Realistic Lobster Sculptures by Ryosuke Ohtake.
Ryosuke Ohtake, a young sculptor, caused quite a stir recently when he boldly took on the challenge and created an immaculate and animated lobster from wood. What stunned many was that not only was the piece carved from wood (which is considered far more difficult than using copper) but the fact that this was Ohtake’s first official jizai okimono. The lobster was part of a wooden sculpture exhibition at Tokyu Department Store in Tokyo this April.
Moving sculptures’ (known as Jizai Okimono) have been part of Japanese culture for over three hundred years, but Ohtake is giving the old art form a new face – a wooden one.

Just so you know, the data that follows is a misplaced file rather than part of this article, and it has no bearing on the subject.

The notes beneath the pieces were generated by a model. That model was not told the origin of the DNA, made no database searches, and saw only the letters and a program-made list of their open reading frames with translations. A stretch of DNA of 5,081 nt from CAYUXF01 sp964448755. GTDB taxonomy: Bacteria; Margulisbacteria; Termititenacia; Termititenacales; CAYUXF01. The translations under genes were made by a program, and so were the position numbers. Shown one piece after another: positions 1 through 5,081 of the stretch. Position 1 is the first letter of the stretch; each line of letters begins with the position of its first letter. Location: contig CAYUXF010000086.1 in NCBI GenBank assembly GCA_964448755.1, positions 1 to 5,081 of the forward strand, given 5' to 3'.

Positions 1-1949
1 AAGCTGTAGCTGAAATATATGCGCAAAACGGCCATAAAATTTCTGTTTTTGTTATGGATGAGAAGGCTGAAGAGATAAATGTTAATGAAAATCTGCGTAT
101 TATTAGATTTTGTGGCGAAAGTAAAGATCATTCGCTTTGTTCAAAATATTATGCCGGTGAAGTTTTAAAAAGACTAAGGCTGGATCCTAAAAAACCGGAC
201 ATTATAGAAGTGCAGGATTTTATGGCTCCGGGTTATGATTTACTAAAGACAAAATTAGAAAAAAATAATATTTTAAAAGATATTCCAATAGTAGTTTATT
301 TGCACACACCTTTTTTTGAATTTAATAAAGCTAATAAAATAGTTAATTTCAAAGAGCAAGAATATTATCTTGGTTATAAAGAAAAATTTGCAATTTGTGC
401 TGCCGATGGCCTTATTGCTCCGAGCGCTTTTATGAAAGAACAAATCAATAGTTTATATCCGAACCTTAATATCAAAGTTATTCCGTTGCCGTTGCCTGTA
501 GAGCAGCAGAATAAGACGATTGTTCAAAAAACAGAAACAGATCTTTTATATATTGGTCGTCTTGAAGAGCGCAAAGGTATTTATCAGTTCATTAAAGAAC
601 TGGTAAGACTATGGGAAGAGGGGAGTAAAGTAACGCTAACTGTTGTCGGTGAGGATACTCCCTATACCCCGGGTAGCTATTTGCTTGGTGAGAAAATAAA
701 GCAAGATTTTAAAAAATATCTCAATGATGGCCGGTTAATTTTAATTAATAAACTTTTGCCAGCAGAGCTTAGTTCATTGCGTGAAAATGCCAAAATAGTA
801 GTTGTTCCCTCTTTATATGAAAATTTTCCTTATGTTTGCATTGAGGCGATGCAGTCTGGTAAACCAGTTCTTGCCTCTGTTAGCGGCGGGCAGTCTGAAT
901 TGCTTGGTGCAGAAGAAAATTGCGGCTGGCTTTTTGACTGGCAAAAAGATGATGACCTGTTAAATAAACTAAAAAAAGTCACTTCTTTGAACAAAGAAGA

Started by metal smiths in the eighteenth century, who turned to sculpting when demand for armour was down, Jizai Okimono figurines are traditionally forged from copper, iron or precious metal alloys like gold and silver. But Ohtake’s first attempt, this spiny lobster that bends with lifelike precision, is made from boxwood … something previously thought to be impossible.
Within the vast arena of Japanese sculpture there’s a small niche category known as jizai okimono. The craft involves carving realistic animals whose bodies and limbs are all animated through joints just like the real living thing.
You can see more of Ryosuke Ohtake work over on his Facebook page.